Senator Markey Commends Governor Patrick’s Efforts to Combat Prescription Drug and Heroin Abuse
Markey released three-pronged approach to prevent opioid overdoses, including introduction of ‘Good Samaritan’ legislation to protect individuals who administer overdose prevention treatment
Washington (March 27, 2014) -- Senator Edward J. Markey (D-Mass.) today commended Massachusetts Governor Deval Patrick’s declaration of a public health emergency in response to the epidemic of prescription drug and heroin abuse.
Senator Markey recently convened roundtables throughout the Commonwealth to bring together federal, state and local leaders, treatment providers and first responders to address the opiate drug epidemic. At these roundtables, Senator Markey discussed his three-pronged plan to confront this devastating public health crisis, calling for 1) expansion of naloxone programs for first responders and bystanders, 2) greater access to proven addiction treatments, and 3) modernizing America’s addiction treatment system.
“I applaud Governor Patrick for this effort to protect the people of Massachusetts from the scourge of prescription drug abuse. This public health emergency requires urgent action at the local, state and federal levels,” said Senator Markey. “The recent roundtables I have held around the state have made clear that there is no one solution to cure this problem. We need to bring together science, medicine, public health and law enforcement to comprehensively address this epidemic tearing our families and neighborhoods apart. It is our moral responsibility to respond immediately to the epidemic of heroin and prescription drug abuse, and I will continue to fight for the resources necessary to interrupt the cycle of addiction and help heal our communities.”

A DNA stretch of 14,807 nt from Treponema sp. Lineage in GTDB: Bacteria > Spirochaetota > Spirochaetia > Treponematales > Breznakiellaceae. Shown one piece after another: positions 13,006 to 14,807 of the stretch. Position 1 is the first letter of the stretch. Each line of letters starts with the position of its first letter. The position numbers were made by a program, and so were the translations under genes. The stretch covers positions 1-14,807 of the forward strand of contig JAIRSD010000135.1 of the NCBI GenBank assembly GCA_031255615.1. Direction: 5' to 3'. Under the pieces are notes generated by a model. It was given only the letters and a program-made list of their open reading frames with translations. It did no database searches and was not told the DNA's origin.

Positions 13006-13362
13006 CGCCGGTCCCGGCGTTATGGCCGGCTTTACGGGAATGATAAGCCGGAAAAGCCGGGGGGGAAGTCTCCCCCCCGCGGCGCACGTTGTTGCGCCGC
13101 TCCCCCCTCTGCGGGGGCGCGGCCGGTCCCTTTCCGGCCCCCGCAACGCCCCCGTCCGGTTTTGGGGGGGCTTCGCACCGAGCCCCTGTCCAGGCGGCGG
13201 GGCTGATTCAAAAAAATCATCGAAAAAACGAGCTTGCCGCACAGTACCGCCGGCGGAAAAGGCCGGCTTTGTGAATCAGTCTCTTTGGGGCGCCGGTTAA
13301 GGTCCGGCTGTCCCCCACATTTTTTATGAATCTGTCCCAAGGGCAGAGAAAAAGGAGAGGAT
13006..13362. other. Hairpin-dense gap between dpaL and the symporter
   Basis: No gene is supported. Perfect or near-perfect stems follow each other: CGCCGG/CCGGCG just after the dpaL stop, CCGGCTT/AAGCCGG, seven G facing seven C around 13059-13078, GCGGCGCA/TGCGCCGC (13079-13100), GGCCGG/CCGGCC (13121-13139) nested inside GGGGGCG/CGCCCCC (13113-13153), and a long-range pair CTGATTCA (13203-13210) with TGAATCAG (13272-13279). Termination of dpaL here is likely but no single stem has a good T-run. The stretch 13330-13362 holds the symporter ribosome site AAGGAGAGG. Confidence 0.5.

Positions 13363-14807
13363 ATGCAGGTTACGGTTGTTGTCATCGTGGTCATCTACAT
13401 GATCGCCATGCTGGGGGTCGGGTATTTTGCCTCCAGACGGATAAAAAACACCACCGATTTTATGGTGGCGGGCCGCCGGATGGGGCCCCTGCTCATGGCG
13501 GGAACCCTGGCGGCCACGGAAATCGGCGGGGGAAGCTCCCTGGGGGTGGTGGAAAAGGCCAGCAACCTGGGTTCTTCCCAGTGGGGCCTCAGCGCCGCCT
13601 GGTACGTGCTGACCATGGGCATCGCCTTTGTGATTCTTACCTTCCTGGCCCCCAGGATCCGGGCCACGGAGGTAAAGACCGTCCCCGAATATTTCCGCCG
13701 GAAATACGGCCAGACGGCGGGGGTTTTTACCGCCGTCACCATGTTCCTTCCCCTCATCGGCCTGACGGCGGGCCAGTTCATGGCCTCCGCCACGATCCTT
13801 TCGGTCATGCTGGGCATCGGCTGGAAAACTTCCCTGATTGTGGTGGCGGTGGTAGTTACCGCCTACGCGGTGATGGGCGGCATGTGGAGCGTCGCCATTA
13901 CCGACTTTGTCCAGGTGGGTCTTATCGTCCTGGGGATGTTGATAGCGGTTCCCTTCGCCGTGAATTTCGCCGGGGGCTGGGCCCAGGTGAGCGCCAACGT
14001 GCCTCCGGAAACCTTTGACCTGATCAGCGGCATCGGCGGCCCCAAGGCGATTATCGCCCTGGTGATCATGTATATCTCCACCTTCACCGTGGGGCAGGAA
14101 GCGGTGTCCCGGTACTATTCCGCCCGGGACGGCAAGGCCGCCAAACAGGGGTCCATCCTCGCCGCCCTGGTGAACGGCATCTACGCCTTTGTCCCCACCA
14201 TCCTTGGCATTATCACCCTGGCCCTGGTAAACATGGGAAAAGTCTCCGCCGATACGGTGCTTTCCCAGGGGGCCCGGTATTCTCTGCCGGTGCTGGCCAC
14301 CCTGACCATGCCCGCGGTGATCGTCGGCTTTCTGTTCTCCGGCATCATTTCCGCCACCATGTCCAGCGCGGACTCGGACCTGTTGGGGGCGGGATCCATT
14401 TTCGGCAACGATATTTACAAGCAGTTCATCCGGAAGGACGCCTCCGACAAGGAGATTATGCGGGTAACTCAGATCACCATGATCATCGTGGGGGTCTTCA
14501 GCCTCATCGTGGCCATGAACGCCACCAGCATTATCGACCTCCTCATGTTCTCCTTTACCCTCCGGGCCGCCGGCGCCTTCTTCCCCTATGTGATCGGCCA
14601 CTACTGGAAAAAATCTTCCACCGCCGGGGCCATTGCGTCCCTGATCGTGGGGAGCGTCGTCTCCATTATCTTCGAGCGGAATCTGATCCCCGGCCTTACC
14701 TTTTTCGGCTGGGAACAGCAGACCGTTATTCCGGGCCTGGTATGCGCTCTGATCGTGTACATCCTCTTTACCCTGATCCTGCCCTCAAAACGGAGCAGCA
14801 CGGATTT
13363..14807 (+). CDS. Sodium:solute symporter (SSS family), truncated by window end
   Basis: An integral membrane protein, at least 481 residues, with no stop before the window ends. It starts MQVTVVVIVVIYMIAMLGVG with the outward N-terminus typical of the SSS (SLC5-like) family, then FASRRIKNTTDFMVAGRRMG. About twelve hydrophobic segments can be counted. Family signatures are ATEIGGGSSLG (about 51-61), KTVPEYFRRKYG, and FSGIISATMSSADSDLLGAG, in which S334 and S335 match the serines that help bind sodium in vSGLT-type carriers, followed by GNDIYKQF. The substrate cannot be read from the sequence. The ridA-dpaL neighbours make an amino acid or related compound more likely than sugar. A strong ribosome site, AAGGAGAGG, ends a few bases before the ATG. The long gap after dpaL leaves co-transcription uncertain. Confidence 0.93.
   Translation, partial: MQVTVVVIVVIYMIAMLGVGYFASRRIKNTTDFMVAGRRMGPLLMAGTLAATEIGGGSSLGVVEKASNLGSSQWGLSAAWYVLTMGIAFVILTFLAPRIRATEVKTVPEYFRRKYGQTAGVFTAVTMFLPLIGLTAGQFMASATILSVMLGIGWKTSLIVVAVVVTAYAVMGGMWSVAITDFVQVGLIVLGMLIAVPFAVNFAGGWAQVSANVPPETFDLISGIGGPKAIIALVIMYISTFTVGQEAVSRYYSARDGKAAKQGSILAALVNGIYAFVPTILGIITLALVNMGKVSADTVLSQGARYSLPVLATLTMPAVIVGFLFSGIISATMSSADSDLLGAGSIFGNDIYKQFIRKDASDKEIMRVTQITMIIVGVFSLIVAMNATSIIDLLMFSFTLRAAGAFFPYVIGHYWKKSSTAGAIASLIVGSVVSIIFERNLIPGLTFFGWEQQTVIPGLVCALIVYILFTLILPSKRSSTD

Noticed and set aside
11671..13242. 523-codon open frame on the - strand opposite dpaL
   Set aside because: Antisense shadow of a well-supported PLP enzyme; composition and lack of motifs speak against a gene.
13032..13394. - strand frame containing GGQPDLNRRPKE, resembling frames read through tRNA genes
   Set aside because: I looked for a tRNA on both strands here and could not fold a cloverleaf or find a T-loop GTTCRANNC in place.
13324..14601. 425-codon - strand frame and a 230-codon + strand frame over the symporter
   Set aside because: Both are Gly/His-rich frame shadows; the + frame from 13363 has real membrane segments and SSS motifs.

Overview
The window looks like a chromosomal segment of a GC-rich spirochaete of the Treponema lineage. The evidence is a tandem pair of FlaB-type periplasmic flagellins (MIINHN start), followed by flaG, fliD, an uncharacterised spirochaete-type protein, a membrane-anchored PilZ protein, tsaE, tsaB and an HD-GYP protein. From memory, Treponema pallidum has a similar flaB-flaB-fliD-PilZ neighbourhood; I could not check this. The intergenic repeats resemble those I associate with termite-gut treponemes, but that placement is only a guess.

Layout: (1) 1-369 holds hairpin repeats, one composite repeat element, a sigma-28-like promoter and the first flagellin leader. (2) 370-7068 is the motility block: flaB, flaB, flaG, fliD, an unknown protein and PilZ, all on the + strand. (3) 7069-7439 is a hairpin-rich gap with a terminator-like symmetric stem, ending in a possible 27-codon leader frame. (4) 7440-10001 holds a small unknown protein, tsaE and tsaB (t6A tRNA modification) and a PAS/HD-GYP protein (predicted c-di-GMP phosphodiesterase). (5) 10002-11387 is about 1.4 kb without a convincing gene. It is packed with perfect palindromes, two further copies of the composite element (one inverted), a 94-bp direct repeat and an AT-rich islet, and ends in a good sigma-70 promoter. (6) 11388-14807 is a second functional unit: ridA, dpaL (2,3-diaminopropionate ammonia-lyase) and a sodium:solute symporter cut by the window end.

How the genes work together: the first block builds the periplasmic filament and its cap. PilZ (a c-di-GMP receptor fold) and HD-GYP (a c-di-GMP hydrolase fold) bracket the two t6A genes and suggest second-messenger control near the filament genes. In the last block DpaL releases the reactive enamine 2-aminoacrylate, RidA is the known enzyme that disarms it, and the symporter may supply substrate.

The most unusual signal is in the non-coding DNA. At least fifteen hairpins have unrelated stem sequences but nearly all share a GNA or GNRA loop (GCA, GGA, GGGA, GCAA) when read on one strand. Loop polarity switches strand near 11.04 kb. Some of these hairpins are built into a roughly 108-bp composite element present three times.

Earlier this month, Senator Markey introduced S. 2092, The Opioid Overdose Reduction Act, legislation that would protect individuals who administer lifesaving opioid overdose prevention drugs. The legislation will ensure that individuals who have been properly trained and who administer an opioid prevention drug such as naloxone are protected from civil liability. The bill also ensures that health care professionals who prescribe an opioid overdose drug to a person at risk of overdose or a third party, such as a family member of an abuser, are not liable for civil suits.
Additionally, as part of his push to reduce barriers to the approval of new drugs for addiction, Senator Markey called on the Food and Drug Administration to engage researchers, addiction treatment leaders, and drug developers to develop and approve new therapies that will reduce drug use, as well as reduce the harms associated with it.